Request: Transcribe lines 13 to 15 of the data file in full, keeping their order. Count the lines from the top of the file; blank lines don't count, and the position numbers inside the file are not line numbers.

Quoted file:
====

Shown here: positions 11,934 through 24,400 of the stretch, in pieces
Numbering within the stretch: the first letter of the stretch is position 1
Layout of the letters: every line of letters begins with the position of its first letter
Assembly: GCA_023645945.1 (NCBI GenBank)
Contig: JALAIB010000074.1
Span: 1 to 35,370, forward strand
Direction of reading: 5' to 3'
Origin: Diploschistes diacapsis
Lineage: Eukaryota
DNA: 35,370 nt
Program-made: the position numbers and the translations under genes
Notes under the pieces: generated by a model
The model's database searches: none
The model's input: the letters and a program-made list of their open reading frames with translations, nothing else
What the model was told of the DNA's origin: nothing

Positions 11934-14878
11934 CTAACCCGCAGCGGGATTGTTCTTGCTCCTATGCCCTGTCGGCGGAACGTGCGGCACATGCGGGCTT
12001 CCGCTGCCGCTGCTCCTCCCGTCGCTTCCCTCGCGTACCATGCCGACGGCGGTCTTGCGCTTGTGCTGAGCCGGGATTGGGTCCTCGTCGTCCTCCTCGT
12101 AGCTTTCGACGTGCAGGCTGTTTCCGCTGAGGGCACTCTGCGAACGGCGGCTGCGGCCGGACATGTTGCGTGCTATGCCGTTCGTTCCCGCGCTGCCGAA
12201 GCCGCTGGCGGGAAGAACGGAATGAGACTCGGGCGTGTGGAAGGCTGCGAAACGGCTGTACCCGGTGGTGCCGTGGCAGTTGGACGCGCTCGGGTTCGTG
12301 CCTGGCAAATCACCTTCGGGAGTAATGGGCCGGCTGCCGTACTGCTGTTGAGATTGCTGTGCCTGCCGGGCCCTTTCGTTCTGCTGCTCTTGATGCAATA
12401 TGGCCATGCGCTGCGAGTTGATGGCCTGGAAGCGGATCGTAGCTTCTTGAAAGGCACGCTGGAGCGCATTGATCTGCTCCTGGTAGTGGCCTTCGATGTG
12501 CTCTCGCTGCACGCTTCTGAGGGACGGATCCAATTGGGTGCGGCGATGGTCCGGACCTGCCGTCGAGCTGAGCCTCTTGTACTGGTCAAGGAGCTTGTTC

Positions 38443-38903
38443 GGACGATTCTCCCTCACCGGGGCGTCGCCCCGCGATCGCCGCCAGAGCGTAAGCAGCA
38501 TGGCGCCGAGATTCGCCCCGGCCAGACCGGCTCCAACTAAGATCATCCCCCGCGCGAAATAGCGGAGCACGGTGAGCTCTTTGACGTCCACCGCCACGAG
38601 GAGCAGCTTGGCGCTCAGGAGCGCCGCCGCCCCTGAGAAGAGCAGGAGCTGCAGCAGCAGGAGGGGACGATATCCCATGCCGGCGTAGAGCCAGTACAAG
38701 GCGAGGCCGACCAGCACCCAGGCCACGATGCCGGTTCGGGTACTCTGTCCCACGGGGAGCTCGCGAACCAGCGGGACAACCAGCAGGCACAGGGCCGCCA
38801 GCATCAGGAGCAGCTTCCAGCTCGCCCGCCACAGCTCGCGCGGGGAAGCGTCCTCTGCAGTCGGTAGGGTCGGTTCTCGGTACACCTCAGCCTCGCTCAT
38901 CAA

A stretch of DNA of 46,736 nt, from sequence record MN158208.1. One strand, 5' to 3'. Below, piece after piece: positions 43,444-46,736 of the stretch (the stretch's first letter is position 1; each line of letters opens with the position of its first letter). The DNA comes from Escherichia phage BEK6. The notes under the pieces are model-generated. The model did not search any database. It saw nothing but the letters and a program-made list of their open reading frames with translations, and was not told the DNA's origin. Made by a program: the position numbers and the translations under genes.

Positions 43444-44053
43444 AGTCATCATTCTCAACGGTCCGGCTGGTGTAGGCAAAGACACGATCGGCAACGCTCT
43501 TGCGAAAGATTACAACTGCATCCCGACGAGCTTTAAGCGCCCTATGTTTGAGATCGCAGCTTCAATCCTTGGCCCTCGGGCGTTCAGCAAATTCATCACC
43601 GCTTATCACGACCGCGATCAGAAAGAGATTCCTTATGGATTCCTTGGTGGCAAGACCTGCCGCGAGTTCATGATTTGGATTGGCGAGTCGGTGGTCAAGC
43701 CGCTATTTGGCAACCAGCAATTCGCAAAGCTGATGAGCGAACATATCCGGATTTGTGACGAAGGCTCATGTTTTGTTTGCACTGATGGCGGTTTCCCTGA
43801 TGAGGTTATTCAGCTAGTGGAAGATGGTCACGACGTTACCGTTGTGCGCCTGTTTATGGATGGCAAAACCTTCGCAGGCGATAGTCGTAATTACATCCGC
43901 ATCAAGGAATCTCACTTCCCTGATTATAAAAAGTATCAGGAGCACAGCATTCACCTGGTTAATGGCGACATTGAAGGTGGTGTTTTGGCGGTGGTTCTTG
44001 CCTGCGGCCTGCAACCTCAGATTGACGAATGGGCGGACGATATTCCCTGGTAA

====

The model's database searches: none
The model's input: the letters and a program-made list of their open reading frames with translations, nothing else
What the model was told of the DNA's origin: nothing